Though Todd Phillips’ movie is not at all a glorification of nihilism and violence. Clearly, the violence caused by Arthur Fleck’s insanity is shown as deranged and evil. Rather, the movie is a character study in how these traits arise and manifest in a man who society has abandoned.
Some of the greatest minds of our time are now saying it’s possible we live in a simulation.
“There’s a one in a billion chance we are not living in a simulation” -Elon Musk
“I find it hard to argue we are not in a simulation.” -Neil deGrasse Tyson
“The universe is a hologram.” – Stephen Hawking
Disclaimer – This article is not saying the people listed above necessarily support some kind of religious idea. They are just talking about reality. But this article was written both to explore religious ideas about reality, as well as what has been said and theorized in modern times.
Concepts from World Religions and Philosophies
Many of the great philosophies and religions of the world have a concept of this “reality” being a test. And that once we are done with this test, our souls go on to some other reality beyond this one. I’m not necessarily saying this is true or not true, just going over some basics of what religions have discussed.
In the spiritual traditions of India there is a concept of “Maya,” which in English is usually translated as ‘illusion’ or ‘unreality.’ Though the translation doesn’t completely represent the whole concept. If I were to attempt to explain this concept (which is complicated), it refers to the illusion of what people think is important versus the greater reality beyond this life. There is a dialectic between getting caught up in the desires of this world and someone focusing on doing their Dharma (spiritual/cosmic duty). There is an idea that each person has a responsibility to fulfill the demands of their dharma, or else there will be long-term consequences on a cosmic scale.
The early 8th century CE Indian philosopher and saint ‘Adi Shankaracharya’ said the following: “Only the knowledge of Vedas can help to take away the veil that hides truth from your eyes. God and you are one! so you should identify yourself with Atman, not with human limitations. The idea that you are bound to this world is only an illusion (Maya). Medium
In Islam, there is also a concept that life is a test. That this reality is the Dunyā, a temporary world that pales in significance to the world that comes after. In Islam our actions in the Dunyā determine whether we will be tortured for eternity in Hell (Jahannam), or experience eternal bliss in Heaven (Jannah).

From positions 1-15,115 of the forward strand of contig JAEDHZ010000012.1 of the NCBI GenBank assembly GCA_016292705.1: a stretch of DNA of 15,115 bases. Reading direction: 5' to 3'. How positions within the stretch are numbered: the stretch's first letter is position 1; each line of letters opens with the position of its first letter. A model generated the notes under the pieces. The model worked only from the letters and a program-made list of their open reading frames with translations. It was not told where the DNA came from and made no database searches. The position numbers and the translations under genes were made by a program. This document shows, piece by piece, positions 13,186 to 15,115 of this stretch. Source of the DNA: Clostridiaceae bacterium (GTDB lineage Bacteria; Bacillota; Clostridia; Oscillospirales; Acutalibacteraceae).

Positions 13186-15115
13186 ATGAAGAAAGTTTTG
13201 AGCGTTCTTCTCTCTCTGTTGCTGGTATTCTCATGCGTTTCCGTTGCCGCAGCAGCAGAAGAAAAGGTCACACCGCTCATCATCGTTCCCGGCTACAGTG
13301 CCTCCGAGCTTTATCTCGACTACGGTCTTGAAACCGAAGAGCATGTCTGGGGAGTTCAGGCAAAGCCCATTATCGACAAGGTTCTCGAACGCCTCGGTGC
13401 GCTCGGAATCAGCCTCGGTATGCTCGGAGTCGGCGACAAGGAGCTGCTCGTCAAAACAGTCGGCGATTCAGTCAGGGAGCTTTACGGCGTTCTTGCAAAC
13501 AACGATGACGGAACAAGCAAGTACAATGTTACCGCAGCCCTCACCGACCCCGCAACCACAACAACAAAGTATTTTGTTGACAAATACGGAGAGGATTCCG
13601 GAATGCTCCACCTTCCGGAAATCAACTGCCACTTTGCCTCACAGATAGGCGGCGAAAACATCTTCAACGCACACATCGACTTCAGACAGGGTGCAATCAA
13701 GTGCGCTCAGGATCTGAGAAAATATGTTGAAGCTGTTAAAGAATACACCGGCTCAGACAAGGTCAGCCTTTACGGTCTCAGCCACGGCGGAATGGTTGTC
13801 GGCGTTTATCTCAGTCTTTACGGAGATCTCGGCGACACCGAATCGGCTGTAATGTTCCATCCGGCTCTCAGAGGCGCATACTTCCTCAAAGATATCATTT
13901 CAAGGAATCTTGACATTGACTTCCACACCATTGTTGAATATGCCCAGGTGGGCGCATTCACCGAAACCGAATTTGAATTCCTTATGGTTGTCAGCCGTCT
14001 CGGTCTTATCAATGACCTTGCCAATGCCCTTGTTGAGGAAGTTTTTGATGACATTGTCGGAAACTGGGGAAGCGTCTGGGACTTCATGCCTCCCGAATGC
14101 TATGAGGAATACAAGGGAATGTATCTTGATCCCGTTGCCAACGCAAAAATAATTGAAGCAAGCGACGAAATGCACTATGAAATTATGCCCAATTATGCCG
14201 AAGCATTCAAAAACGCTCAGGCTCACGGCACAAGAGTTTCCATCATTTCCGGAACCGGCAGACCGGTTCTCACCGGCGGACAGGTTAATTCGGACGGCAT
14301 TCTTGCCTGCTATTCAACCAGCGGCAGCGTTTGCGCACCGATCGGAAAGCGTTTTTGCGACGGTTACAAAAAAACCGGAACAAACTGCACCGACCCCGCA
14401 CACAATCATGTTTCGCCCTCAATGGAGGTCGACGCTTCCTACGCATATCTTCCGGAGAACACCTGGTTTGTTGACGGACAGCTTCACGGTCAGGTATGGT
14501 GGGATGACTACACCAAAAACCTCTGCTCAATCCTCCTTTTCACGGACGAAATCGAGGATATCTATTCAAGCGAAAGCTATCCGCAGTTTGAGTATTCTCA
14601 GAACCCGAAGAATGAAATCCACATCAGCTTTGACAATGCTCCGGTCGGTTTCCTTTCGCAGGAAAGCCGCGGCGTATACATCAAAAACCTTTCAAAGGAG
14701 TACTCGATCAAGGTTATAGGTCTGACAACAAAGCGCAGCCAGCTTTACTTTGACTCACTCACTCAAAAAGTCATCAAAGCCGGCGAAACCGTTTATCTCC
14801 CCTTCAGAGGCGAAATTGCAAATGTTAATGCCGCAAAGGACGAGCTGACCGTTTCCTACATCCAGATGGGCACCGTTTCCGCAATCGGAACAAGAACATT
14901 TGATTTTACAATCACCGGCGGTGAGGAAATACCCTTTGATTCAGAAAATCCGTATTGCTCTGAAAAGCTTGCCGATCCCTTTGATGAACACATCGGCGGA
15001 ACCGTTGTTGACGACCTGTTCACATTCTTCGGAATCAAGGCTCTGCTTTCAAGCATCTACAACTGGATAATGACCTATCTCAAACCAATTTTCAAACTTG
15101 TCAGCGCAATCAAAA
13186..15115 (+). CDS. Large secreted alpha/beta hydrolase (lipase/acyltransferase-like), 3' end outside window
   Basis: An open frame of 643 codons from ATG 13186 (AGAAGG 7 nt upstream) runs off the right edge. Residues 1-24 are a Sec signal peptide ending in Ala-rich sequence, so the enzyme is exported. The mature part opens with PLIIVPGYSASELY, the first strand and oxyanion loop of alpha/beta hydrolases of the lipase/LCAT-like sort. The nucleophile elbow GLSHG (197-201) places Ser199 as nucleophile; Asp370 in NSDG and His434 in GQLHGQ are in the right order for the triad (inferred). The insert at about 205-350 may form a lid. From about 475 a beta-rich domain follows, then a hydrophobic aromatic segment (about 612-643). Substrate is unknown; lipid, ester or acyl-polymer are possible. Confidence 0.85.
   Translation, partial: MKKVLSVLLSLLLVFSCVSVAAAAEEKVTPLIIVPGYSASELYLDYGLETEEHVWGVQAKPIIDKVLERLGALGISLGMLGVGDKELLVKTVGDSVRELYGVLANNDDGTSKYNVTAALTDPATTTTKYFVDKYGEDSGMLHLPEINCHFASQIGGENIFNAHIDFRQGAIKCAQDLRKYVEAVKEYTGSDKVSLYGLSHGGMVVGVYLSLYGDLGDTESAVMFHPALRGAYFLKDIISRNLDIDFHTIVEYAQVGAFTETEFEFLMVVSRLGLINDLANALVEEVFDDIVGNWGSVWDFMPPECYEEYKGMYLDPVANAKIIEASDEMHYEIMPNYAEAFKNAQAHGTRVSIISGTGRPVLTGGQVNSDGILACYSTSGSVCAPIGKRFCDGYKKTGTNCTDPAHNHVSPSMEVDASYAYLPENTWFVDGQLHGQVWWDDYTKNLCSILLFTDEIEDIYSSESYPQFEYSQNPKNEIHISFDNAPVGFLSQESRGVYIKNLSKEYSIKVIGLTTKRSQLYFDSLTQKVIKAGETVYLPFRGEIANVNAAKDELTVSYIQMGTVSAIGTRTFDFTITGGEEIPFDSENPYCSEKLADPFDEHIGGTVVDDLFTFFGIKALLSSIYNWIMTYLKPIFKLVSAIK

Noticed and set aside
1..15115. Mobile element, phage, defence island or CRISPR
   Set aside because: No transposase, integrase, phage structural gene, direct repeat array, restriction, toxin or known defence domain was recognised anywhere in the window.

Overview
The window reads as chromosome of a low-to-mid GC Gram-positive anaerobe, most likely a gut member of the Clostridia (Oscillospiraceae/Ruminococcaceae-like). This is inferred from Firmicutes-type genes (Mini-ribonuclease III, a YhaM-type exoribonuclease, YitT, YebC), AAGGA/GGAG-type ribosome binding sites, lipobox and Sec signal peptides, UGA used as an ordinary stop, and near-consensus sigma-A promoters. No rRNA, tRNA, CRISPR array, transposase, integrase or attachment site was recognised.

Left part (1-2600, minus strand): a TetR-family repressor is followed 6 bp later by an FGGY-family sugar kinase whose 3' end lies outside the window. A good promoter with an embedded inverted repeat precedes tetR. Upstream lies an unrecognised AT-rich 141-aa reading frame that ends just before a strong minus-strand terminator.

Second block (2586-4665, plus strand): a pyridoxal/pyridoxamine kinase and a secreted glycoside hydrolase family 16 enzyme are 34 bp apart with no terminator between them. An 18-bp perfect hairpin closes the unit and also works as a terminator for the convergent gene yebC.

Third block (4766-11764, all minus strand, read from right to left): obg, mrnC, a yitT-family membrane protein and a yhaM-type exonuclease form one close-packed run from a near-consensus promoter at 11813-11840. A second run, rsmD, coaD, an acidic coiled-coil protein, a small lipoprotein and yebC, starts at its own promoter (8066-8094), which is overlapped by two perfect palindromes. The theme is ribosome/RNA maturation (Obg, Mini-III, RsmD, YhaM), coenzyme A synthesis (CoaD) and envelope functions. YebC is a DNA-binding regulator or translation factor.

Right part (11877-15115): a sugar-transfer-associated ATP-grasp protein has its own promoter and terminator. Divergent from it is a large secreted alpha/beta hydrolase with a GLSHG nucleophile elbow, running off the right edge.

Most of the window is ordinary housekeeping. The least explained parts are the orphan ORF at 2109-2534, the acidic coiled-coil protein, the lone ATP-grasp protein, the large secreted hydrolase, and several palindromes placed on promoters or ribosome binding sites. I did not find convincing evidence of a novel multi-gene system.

“We shall try you all, so that We might mark out  those of you who strive hard [in Our cause] and are patient in adversity: for We shall put to a test [the truth of] all your assertions.” 47:31 (Asad)
“And most certainly shall We try you by means  of danger, and hunger, and loss of worldly goods, of lives and of [labour’s] fruits. But give glad tidings unto those who are patient in adversity.” – 2:155 (Asad)
In Christianity, there is an emphasis on giving up the goods of the world in exchange for eternal life.
“If you want to be perfect, go, sell your possessions and give to the poor, and you will have treasure in heaven. Then come, follow me [Jesus].” Matthew 19:21
There’s also Plato’s allegory of the cave. That a person who is born inside a cave and lives there all their life would not be able to know what is outside of the cave. So with Plato’s logic, if there is something more to this reality than meets the eye, it would be very difficult for us to know.
Modernity and Materialism
In the Western World, the Englightenment happened when people began to get a religious hangover after hundreds of years of religiously motivated war, death, inquisition, etc.
A movement toward observation-based science evolved. Which brought the world many wonderful things, and put to rest more ignorant ideas (such as that burning a witch could be good way to improve next year’s crop yield).
As the Western world modernized, ideas of materialism took over, so too did this idea that existence is only what we can observe, only what we can measure, or can eventually measure. For many educated people, ideas such as Heaven or Hell and a supreme creator sound like fantasy, because we don’t have any proof that these things exist, aside from some old books written by men in a pre-scientific era hundreds (or even thousands) of years ago.
However, just because we don’t have proof for a thing yet, doesn’t automatically cancel it out. The physicist Neil Degrasse Tyson (Astrophysicist) himself has said, “It’s just as intellectually lazy to believe everything you see as it is to deny everything you see.” Watch Here
So is there a world beyond this world? Is this world a simulation? Let’s see what some of the great minds of today are saying.
Theories on the World Being a Simulation:
Nick Bostrom is an Oxford professor with a background in physics, computational neuroscience, and mathematical logic as well as philosophy. He authored a paper in 2003 asking the question, Are You Living in a Computer Simulation?